As chosen by Roger Daltrey, Ray Davies, Brian Wilson, Alex Turner and more…

3 INSTANT KARMA
John Lennon single (February 1970). Highest UK chart position: 5
Written, recorded and released in 10 days, “Karma” illustrated the volcanic rush of idea’s experienced by the newly-free Beatle. “We wrote it for breakfast, recorded it for lunch, and we’re putting it out for dinner!” he announced…

Chris Frantz, Talking Heads/Tom Tom Club: I distinctly remember the first time I heard it, driving across the Highland Park Bridge in Pittsburgh and this fantastic heavy drum sound came on the radio. I turned it up and thought, wow, this is cool and was surprised to hear Lennon’s voice. I was a big fan of The Beatles, but I guess by that time they’d broken up and I was more interested in experimental stuff. I certainly wasn’t looking to Beatles solo projects as a source of inspiration, but that track caught my attention. I’m a sucker for the production, the shuffle beat of the drums, with plenty of gated reverb on the mikes, and that echo on the vocal. The message of the lyric – emphasizing a personal spiritual odyssey – is wonderful, but the appeal is more about the production, which I suppose was all Phil Spector’s work. The song is so highly rhythmic and heavy.

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2 YER BLUES
From The Beatles album, The Beatles (November, 1968)
Taut, Dylan-referencing slice of dues-payin’, sex’n’death blues – a fuck-you to the more purist critics.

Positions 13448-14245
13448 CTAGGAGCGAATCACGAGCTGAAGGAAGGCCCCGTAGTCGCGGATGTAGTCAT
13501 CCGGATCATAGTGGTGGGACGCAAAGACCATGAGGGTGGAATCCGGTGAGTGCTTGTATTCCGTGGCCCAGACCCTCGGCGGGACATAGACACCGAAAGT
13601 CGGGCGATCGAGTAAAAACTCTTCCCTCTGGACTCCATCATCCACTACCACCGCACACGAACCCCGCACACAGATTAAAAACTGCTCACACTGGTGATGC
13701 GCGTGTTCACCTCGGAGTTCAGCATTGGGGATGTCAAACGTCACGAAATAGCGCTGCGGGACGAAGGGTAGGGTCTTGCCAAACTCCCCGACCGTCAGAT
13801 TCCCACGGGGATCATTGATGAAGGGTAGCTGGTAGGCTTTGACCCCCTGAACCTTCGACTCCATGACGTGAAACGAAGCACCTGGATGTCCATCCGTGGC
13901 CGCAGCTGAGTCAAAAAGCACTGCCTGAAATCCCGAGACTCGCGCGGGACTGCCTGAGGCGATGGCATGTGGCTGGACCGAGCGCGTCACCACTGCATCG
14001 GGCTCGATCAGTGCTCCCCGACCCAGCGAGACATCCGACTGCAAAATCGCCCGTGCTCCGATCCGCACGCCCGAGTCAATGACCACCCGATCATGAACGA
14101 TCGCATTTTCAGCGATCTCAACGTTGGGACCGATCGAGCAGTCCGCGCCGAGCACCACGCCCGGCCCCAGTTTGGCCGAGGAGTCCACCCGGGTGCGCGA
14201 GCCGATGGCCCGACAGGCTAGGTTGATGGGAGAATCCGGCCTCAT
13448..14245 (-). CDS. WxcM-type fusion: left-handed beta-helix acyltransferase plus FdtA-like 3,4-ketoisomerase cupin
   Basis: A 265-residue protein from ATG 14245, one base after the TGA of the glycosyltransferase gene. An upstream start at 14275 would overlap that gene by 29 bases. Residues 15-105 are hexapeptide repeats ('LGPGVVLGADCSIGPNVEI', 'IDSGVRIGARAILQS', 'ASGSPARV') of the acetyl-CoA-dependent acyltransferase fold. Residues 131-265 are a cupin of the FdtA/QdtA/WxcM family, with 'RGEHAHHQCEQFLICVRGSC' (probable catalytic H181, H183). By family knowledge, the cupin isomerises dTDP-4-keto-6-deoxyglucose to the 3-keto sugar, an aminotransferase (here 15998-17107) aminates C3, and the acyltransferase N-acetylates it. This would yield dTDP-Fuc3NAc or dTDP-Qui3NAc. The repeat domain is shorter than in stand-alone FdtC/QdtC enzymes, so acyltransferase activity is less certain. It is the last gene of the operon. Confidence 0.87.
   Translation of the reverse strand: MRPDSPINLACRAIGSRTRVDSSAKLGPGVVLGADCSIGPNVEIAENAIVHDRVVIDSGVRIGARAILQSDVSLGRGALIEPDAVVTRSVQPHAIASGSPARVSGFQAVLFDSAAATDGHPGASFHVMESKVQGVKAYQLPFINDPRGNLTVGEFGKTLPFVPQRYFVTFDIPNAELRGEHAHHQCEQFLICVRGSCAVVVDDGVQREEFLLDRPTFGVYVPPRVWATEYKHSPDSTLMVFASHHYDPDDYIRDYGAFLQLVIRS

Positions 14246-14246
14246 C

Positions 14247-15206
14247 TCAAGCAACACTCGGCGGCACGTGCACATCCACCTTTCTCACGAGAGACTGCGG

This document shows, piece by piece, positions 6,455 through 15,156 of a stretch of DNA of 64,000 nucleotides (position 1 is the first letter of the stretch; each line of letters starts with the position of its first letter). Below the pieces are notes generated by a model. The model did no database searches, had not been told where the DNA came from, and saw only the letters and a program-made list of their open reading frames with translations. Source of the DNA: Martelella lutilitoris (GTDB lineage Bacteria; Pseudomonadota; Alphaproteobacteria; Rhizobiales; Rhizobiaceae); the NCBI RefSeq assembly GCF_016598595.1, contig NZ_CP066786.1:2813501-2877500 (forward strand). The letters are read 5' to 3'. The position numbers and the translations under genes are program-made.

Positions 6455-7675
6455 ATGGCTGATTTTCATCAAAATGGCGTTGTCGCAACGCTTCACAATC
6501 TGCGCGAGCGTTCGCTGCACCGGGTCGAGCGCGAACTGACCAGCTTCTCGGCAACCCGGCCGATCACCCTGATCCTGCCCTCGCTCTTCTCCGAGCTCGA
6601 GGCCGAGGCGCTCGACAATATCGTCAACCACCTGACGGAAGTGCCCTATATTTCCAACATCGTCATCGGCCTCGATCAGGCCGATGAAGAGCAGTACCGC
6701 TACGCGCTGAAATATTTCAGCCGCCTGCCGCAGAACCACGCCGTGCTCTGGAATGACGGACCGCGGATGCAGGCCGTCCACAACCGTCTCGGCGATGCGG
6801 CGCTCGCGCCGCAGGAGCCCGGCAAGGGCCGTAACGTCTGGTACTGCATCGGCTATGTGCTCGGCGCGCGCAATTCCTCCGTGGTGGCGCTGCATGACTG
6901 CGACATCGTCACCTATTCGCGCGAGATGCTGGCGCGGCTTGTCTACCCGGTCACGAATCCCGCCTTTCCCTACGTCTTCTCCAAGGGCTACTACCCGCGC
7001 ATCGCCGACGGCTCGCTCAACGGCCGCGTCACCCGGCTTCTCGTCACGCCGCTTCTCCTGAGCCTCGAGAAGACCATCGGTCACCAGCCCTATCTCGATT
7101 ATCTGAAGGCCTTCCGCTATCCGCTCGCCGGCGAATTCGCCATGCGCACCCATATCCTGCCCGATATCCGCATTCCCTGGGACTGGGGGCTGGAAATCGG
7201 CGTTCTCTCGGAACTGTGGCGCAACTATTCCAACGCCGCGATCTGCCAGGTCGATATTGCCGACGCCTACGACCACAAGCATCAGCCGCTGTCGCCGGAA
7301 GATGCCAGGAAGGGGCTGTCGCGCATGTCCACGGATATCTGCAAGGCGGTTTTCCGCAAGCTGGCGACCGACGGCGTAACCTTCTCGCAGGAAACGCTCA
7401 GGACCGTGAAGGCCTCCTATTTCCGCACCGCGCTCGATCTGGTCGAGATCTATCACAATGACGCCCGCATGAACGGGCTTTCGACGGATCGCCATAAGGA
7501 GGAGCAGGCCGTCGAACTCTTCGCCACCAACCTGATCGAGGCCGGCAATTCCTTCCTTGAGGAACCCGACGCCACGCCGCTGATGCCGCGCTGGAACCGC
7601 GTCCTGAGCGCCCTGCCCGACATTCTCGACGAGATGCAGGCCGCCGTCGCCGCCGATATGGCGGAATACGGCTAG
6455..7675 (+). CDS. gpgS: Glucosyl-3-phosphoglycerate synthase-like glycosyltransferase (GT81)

Frank Black, Pixies
: Someone in the British music press had commented that it was too bad The Beatles would never be able to tackle the blues. And John Lennon was so incensed that he set about proving them wrong. “Yer Blues” has a lot of rhythm and blues moves, almost showbiz style. The tempo changes and even some of the guitar motifs are like that. There’s one descending guitar line that’s almost humorous, but it has a beautiful grit to it. But then to balance it out, the main guitar riff is just scary. Call me a stupid white guy, but that guitar line is as scary and provocative as anything you’re going to hear on a Howlin’ Wolf record. It’s totally legitimate. There’s nothing white about it at all. It has so much attitude and confidence. It’s almost like he’s saying “Yeah, I know I’m really bad. Get the fuck out of my way.” That combination of strength and swagger is what makes it so powerful, elevating it to the next level. The lyric is just beautiful, contemporary and modern. I mean, he references Bob Dylan in it. That line [sings] “If I ain’t dead already / Ooh girl you know the reason why” is just so fucking bad. It’s sexual, but references death at the same time. It just doesn’t get any better than that.

Some years later, Ringo had a hit with a song that went “Got to pay your dues if you wanna sing the blues” [“It Don’t Come Easy”] and “Yer Blues” is a perfect example of The Beatles doing that. When they played The Star Club in Hamburg all those years before, four or five sets a night on speed and trying to keep drunk servicemen happy, that’s where they really paid their dues. Some of those Star Club recordings came out here in the US as a double-live album and was one of the first records I had as a kid. You can hear it all in there. They were tough mutherfuckers.

  1. 1. Introduction
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  • RDF

    Yoko comments on John wanting to “dabble in different things” in the Beatles, but the Beatles were so successful “he felt he couldn’t.” Does Yoko ever miss an opportunity to slam the Beatles? John was a pretty smart guy; he was well aware of the radical differentness of “Tomorrow Never Knows,” “Strawberry Fields Forever,” “I Am the Walrus,” “Happiness Is a Warm Gun,” “Everybody’s Got Something To Hide Except Me and My Monkey,” etc., etc. Beatle fans are aware of it too. Yoko isn’t.

  • jan french

    i love this song, he’s such a storyteller

  • Bora Boris

    a very hard to read, distractive listcle

  • Tom Haber

    HAPPINESS IS A WARM GUN is not only one of John’s best, it is one of The Beatles best.